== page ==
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Sculpture "Yeti" makes cameo appearance
in Indianapolis' Happy Video:

Noguchi-Inspired Fixture

steel, wire, spandex, lucite

9 x 36 inches


7 feet x 3 feet, 60 pounds
poly-fiberglass, wood, concrete, PVC
Click here for more info


11 x 18 inches


5 Senses (WIP)

unfired (greenware), 15 x 17 inches


additional shot

(lost during firing)

Wildlife Pyramid
Proposed Outdoor Sculpture

90 inches tall, proposed height

process shot, ceramic maquette


9 x 20 inches



ceramic with glaze

11 x 18 inches


cermamic/enamel paint

10 x 6 x 4.5 inches

Floopy 2


14 x 10 x 7 inches

Alternate View


cermamic/enamel paint

12 x 7 x 7 inches

Alternate View



13 x 7 x 2.5 inches

Tricut Lantern w/ Lid

ceramic/acrylic paint

5 x 5 x 7 inches

Onyx Crystal Vessel

cermamic/acrylic paint

5 x 5 x 7.5 inches

Male of the Species

Detail 1
Detail 2

inches: 36 wide x 12 deep x 28 tall
recycled silk and satin neckties, feathers, birch laminate (beak), taxidermy glass eyes, poplar (legs), paper, reeds, acrylic dye.

This piece explores male symbols of vanity. The use of "power" necktie material as feathers parellels male attempts to make a social statements through attire.

Ibis in Freefall (bas relief)

acrylic /molding paste on MDF panel

23.25 x 36 inches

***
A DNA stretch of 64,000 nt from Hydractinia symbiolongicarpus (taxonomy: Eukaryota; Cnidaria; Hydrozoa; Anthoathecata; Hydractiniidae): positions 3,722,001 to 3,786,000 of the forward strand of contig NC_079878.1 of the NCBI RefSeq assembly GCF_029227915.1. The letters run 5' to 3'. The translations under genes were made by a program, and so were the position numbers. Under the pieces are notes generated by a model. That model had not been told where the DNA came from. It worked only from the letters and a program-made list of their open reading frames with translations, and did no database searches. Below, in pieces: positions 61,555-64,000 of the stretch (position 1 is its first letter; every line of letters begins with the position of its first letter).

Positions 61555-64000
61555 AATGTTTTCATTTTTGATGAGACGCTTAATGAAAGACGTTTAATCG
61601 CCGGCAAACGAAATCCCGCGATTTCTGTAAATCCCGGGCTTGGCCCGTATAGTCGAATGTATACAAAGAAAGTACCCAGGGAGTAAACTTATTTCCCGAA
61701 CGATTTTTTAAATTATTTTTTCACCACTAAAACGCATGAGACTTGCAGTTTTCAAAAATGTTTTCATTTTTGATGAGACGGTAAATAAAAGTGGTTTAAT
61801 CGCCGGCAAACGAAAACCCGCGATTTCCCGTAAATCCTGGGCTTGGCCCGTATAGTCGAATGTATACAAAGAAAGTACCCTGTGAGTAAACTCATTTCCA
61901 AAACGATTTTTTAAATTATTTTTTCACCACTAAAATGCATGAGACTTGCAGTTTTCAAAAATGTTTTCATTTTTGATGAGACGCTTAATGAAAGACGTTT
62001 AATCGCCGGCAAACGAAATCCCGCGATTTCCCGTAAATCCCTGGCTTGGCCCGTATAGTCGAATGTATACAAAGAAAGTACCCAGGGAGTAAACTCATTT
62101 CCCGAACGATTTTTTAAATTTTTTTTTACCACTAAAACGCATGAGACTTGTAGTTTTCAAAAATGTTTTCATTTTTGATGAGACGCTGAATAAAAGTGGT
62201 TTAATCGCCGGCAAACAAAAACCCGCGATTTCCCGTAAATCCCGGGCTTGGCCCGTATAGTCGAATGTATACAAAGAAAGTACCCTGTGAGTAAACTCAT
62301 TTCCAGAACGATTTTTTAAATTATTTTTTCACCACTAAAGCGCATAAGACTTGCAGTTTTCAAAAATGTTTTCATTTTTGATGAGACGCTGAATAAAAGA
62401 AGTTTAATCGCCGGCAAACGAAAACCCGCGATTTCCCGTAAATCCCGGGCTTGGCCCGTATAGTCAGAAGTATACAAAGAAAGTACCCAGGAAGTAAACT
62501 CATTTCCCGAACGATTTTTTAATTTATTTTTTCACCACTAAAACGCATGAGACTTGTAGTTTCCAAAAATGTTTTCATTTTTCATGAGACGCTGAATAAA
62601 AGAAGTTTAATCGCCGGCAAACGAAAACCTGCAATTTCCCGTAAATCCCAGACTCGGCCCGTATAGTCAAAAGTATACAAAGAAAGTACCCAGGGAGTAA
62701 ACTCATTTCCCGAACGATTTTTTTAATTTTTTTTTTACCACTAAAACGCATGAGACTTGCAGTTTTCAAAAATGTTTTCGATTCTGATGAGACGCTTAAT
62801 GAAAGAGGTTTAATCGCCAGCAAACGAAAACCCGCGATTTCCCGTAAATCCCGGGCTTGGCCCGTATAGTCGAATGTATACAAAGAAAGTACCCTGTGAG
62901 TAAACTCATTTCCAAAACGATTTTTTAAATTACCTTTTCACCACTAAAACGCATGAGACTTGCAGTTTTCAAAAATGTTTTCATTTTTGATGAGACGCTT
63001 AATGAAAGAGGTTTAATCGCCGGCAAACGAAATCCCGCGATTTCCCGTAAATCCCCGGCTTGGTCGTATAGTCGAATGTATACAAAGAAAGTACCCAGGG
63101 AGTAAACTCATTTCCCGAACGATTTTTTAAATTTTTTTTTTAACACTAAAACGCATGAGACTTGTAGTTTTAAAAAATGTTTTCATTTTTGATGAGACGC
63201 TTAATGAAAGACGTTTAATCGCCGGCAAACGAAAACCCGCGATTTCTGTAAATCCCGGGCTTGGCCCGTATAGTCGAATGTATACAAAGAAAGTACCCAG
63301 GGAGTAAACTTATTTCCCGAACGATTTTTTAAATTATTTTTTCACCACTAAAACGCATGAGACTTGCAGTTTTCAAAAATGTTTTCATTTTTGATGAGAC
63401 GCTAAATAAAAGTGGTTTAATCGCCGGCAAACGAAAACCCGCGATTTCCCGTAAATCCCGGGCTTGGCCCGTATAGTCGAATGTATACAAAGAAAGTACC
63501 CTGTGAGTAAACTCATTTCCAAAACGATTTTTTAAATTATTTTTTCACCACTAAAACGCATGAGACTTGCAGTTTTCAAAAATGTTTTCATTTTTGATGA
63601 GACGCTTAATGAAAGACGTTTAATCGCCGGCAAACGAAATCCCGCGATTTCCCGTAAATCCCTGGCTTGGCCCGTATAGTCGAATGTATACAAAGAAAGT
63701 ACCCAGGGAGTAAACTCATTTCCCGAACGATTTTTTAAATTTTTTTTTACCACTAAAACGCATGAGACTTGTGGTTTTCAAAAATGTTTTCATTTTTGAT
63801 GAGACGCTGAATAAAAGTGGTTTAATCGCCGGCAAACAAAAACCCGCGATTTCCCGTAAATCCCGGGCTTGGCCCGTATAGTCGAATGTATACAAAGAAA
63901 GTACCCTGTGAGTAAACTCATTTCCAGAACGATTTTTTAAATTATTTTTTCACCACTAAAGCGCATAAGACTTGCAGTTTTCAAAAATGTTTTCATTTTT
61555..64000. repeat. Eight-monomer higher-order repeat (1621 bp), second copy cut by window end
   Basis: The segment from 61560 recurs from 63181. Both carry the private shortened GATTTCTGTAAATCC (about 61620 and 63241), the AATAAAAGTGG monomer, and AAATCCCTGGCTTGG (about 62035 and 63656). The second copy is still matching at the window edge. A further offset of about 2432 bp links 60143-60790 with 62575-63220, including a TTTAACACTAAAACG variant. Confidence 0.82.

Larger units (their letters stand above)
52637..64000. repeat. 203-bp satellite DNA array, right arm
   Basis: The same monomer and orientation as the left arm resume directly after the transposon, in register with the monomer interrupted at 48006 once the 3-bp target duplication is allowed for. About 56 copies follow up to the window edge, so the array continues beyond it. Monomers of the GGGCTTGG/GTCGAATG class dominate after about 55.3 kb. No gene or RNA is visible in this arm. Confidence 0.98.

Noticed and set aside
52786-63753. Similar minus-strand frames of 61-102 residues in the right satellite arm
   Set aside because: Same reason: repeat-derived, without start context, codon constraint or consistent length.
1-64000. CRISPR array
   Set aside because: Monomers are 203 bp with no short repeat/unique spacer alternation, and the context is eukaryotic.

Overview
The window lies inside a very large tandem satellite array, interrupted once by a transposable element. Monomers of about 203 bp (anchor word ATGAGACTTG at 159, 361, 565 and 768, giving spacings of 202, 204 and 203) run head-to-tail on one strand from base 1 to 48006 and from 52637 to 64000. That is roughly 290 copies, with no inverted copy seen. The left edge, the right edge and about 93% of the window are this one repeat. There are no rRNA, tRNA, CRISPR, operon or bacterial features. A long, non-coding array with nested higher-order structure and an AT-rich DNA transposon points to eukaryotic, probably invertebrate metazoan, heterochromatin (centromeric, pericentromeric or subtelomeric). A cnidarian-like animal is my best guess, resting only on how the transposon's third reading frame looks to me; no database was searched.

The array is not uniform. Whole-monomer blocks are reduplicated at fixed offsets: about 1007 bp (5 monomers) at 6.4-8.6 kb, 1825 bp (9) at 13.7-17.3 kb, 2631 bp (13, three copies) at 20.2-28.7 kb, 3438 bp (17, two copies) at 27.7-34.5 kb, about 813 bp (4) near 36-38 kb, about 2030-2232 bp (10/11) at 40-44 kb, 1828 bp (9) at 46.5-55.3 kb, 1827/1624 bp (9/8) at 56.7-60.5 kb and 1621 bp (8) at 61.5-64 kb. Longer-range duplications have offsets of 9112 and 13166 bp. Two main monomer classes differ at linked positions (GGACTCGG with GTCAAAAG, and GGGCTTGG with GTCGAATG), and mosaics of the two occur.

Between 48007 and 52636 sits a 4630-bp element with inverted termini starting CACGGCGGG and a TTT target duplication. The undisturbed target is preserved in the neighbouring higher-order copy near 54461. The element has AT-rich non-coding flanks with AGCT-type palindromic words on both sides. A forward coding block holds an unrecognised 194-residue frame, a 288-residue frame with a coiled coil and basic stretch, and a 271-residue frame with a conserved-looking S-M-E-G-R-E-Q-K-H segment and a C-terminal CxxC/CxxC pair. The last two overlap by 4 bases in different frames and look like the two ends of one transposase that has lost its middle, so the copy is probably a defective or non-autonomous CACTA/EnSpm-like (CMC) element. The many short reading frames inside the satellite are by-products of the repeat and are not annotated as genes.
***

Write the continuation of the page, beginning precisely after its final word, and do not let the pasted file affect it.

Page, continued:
wood, poplar, acrylic hardener,
acrylic tint

11 x 4 x 8 inches

Non-flying Flying Machine

wood, aluminum, steel, bakelite, lucite, acrylic paint, jute twine

11 x 18 x 31 inches

Detail 1
Detail 2
Detail 3

link to video of piece in action

Nest for Wealthy Birds

copper, brass and steel wire, molding paste, dyes, acrylic

Nest: 3.5 wide x 2.5 tall inches
Eggs: .75 ea.

14 x 6 x 6 inches, ceramic, acrylic, silver/opal/emerald jewelry

An image of a woman with a snake in her hair might erroneously bring to mind the Greek myth of Medusa. It's an easy mistake. However, Medusa not only had several snakes on her head instead of hair, she was an evil monster, cursed to turn living creatures to stone should they gaze into her angry eyes.

The sculpture is named for the artist's appreciation of women facing adversity. Many women - including the sculptor's mother, to whom this piece is dedicated - deal with a variable lack of respect their entire lives. These lifelong hardships are symbolized by the aqua snake.

The expression of Patience is rendered as sad yet amused, peaceful yet concerned. From the left side, her face has a slight smile, from the right side, a mild frown. Her weary eyes are calm and still under a furrowed brow. Left empty, they symbolize the act of "crying her eyes out"; they no longer exist. She transcends dramatic outward emotion and instead exhibits an inward calm, the very essence of patience. "Patience" symbolizes all women who face adversity with strength and grace.

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Fine Art

3-Dimensional / Sculpture works by Keith J. Hampton

The works below were either created as one-up examples or parts of a theme-based show. Click on any picture to see it larger.